We had arrived a couple of days earlier. It was Steve’s first time in my hometown and I was driving him around, showing him the places where I grew up. It was a beautiful, sunny spring day and we were walking around the old part of the city. It had gone through many transformations, from the bustling commercial center of town to a neglected ghost of its past glory, until several years ago it was turned into a pedestrian-only zone. There was a lot of complaining from the store owners, that the lack of cars would kill the little business they had left. Instead, the area transformed itself. Old buildings were restored. Restaurants and coffee shops opened everywhere. People rediscovered the joy of walking, unencumbered by cars. Retro became cool and the area blossomed.


So there we were, walking along the “main” street (what used to be a narrow, single-lane road, but the “main” one nevertheless) when we decided to look for a place to eat. We passed by a few places, with tables out on the street, awash in sunshine, but we decided to keep looking. We turned the corner into a little side street when Steve spotted it. It was not much. An old (really old), low building in the back of an alley, with a concrete floor yard, covered with thatched straw, providing a welcome shade for us. It was a small restaurant that opened for lunch and sold just a few homemade dishes, simple and traditional, enough to feed the motley crew of locals that were hanging out outside. We took a table and ordered.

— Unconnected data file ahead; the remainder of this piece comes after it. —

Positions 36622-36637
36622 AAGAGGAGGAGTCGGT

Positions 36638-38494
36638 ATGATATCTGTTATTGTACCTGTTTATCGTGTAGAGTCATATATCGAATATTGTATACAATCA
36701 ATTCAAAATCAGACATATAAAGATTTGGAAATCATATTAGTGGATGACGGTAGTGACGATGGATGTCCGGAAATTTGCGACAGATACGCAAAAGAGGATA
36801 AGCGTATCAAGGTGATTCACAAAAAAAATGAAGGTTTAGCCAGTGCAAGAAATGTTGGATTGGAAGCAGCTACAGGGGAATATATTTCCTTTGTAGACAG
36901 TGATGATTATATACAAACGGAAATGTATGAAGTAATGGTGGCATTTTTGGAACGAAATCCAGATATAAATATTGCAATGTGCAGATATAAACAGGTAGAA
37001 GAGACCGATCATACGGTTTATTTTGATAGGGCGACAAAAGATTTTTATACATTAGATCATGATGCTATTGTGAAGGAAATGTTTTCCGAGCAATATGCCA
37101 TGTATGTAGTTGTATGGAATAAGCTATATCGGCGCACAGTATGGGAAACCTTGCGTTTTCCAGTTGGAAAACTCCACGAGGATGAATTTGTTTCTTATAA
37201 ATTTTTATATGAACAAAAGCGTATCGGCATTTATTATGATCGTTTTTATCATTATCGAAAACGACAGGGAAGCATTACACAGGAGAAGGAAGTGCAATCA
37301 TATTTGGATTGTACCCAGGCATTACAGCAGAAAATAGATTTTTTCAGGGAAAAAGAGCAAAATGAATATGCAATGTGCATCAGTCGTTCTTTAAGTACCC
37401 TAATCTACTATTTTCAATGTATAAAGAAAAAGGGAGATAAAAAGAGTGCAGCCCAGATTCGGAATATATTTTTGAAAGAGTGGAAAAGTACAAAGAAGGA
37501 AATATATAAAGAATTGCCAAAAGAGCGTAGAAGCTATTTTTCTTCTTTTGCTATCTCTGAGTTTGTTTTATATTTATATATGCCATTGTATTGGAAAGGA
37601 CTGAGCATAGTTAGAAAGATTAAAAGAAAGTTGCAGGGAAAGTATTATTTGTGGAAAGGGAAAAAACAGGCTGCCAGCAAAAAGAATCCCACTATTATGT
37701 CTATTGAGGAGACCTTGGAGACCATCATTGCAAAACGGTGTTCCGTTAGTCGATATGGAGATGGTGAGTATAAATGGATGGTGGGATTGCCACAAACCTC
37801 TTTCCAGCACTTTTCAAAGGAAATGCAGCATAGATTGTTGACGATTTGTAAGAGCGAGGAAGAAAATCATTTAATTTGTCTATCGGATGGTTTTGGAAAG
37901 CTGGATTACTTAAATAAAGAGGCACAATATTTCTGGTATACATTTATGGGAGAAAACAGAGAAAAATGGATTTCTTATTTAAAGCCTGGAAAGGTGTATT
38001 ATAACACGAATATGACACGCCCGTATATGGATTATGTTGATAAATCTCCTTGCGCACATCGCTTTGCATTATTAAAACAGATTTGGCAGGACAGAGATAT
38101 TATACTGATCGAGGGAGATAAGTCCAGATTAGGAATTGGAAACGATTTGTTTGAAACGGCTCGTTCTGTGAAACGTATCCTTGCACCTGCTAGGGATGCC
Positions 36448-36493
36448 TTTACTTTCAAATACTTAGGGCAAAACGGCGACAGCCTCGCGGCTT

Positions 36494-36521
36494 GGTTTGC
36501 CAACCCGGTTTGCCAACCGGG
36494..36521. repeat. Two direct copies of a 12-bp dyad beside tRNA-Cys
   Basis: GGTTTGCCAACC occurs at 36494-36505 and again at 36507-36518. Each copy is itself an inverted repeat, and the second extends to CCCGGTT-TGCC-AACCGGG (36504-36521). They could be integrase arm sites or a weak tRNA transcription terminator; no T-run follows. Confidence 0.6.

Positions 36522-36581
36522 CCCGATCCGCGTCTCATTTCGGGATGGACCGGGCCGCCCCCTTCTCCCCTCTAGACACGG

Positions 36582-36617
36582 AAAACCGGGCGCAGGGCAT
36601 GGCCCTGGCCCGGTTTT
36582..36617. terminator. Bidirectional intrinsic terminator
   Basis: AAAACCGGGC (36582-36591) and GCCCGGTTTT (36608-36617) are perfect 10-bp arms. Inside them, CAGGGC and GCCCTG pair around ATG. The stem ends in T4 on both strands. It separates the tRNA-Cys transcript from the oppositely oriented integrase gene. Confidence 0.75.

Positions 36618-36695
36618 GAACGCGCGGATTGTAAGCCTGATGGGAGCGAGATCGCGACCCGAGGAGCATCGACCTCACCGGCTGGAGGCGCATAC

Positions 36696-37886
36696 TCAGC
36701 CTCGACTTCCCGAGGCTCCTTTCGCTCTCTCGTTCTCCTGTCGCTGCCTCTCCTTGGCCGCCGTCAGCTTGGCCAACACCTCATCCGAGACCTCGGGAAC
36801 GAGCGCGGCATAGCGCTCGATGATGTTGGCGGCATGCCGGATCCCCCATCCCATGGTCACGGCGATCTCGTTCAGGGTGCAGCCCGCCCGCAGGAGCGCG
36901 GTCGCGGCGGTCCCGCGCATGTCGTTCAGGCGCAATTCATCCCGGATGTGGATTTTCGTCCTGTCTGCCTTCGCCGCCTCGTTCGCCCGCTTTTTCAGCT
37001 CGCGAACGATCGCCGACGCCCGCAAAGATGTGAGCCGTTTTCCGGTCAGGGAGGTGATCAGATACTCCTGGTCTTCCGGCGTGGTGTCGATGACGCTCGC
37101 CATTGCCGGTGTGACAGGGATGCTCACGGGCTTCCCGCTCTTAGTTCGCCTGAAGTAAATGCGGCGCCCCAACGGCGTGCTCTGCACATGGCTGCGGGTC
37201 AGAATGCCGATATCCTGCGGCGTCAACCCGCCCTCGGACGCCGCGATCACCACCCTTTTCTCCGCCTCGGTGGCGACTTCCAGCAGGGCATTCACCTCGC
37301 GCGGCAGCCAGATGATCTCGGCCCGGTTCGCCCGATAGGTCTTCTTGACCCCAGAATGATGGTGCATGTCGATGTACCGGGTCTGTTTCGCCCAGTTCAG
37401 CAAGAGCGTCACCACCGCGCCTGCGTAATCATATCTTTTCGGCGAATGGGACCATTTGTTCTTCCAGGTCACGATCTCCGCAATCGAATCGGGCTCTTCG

I don’t remember what else we ate there. But I do remember that we ordered kolokouthkia me t’afka (zucchini with eggs). It seemed an unremarkable choice for me. It was something I grew up with, a quick solution for a meal when my mom was pressed for time. But I also remember Steve’s face when he took his first taste. His eyes lit up with that look of amazement and discovery we both get when we taste something remarkable. “Why have we not had this before?” he said. Truth was, I had forgotten about it. Needless to say, we have had this dish many times every since.

There were a lot of memories made on that trip. There were the drives through villages redolent with the aroma of orange blossoms. There was the lunch on top of a rock overlooking the Mediterranean Sea as we watched a storm approach. But before all of those there was this, the simple meal of zucchini with eggs, cooked in olive oil and showered with fresh lemon juice.